Front Page Titles (by Subject) SIXTH PRAŚNA - The Thirteen Principal Upanishads
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SIXTH PRAŚNA - Misc (Upanishads), The Thirteen Principal Upanishads 
The Thirteen Principal Upanishads, translated from the Sanskrit with an outline of the philosophy of the Upanishads and an annotated bibliography, by Robert Ernest Hume (Oxford University Press, 1921).
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Concerning the Person with sixteen parts1
1. Then Sukeśan Bhāradvāja asked him [i.e. Pippalāda]: ‘Sir, Hiraṇyanābha, a prince of the Kośalas, came to me and asked this question: “Bhāradvāja, do you know the Person with the sixteen parts?” I said to the youth: “I know him not. If I had known him, would I not have told you? Verily, he dries up even to the roots, who speaks untruth. Therefore it is not proper that I should speak untruth.” In silence he mounted his chariot and departed.
I ask it of you: “Where is that Person?” ’
2. To him he then said: ‘Even here within the body, O friend, is that Person in whom they say the sixteen parts arise.
3. He [i.e. the Person] thought to himself: “In whose departure shall I be departing? In whose resting firm, verily, shall I be resting firm?”
4. He created life (prāṇa); from life, faith (śraddhā), space (kha), wind, light, water, earth, sense-faculty (indriya), mind, food; from food, virility, austerity, sacred sayings (mantra), sacrifice, the worlds; and in the worlds, name [i. e. the individual].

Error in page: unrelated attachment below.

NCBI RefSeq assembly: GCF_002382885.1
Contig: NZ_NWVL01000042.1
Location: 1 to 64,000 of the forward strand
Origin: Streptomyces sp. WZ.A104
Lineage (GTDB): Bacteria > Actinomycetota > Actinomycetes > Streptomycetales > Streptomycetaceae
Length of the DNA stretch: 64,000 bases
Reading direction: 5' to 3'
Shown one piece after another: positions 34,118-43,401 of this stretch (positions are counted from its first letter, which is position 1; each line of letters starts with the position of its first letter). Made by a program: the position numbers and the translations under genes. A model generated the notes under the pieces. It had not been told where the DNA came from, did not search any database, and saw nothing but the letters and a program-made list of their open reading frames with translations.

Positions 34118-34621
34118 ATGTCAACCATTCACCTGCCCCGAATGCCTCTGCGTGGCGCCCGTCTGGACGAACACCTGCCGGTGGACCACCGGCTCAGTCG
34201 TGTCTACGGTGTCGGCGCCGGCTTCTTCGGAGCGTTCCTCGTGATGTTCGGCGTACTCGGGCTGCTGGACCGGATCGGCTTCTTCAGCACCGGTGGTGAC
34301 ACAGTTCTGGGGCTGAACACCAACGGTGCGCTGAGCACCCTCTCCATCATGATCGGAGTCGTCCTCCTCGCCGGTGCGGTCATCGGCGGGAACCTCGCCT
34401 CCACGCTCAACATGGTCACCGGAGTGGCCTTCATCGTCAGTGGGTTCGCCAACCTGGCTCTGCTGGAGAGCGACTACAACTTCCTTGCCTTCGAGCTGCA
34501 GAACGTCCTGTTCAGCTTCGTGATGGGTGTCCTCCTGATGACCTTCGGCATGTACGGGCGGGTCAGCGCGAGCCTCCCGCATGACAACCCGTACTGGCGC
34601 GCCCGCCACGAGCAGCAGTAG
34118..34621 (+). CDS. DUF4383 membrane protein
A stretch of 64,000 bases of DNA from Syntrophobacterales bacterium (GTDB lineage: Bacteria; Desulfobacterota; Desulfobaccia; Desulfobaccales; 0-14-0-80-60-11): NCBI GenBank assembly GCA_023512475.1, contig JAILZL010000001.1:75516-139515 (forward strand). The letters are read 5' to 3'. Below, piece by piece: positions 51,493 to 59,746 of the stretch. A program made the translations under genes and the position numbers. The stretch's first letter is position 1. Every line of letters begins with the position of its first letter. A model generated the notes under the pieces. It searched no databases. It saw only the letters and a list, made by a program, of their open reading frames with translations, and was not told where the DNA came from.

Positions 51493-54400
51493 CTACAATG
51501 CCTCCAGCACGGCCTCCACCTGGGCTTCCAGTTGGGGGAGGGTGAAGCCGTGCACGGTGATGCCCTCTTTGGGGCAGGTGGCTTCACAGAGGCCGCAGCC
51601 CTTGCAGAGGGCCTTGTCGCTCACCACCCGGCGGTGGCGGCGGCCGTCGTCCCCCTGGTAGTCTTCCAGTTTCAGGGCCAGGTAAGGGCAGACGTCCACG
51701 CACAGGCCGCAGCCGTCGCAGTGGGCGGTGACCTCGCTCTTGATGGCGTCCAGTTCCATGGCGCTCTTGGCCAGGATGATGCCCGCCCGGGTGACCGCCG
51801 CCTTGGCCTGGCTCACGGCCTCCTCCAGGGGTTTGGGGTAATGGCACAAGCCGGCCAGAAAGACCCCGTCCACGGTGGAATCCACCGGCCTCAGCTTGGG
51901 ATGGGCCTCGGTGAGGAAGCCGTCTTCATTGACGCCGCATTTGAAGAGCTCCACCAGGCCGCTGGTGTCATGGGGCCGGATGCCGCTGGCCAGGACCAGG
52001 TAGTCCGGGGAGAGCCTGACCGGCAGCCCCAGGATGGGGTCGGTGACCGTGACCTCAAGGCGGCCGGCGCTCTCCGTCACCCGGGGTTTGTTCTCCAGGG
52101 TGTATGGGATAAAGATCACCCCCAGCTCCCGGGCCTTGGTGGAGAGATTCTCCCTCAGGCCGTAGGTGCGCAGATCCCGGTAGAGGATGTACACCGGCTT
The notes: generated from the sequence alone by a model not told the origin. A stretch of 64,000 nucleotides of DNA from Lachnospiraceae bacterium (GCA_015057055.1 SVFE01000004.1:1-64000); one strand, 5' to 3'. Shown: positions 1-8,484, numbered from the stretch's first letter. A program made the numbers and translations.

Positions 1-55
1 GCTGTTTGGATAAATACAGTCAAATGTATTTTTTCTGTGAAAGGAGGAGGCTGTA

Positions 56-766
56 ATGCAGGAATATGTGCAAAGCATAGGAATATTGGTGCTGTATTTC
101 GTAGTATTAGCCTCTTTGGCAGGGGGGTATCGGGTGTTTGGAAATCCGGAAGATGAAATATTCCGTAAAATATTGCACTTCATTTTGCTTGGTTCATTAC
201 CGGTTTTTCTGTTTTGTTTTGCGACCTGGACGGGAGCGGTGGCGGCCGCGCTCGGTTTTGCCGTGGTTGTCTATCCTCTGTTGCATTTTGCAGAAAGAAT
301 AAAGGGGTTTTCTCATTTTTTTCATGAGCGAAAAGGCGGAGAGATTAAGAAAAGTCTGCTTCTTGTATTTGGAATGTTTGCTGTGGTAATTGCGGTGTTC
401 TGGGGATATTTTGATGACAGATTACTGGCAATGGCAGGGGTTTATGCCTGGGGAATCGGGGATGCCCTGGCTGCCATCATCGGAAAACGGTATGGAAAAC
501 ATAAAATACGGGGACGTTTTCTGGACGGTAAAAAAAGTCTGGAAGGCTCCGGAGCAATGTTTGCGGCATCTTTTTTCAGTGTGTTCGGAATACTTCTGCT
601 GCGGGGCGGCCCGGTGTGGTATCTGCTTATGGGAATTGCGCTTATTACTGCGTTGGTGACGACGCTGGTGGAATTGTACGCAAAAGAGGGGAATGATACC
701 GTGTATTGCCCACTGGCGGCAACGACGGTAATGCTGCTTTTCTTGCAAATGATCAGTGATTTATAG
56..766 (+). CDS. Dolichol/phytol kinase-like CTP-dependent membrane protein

5. As these flowing rivers that tend toward the ocean, on reaching the ocean, disappear, their name and form (nāma-rūpa) are destroyed, and it is called simply “the ocean”—even so of this spectator these sixteen parts that tend toward the Person, on reaching the Person, disappear, their name and form are destroyed, and it is called simply “the Person.” That one continues without parts, immortal! As to that there is this verse:—
Conclusion of the instruction
7. To them then he [i.e. Pippalāda] said: ‘Thus far, in truth, I know that supreme Brahma. There is naught higher than It.’
8. They praised him and said: ‘You truly are our father—you who lead us across to the shore beyond ignorance.’
Adoration to the supreme seers!
Adoration to the supreme seers!
The mystic symbolism of the word ‘Om’:
(a) identified with the fourfold, pantheistic time-Brahma
1.Om!—This syllable1 is this whole world.
Its further explanation is:—
The past, the present, the future—everything is just the word Om.
And whatever else that transcends threefold time2 —that, too, is just the word Om.
2. For truly, everything here is Brahma; this self (ātman) is Brahma. This same self has four fourths.
(b) representing in its phonetic elements the four states of the Self
4. The dreaming state (svapna-sthāna), inwardly cognitive, having seven limbs, having nineteen mouths, enjoying the exquisite (pravivikta-bhuj), the Brilliant (taijasa), is the second fourth.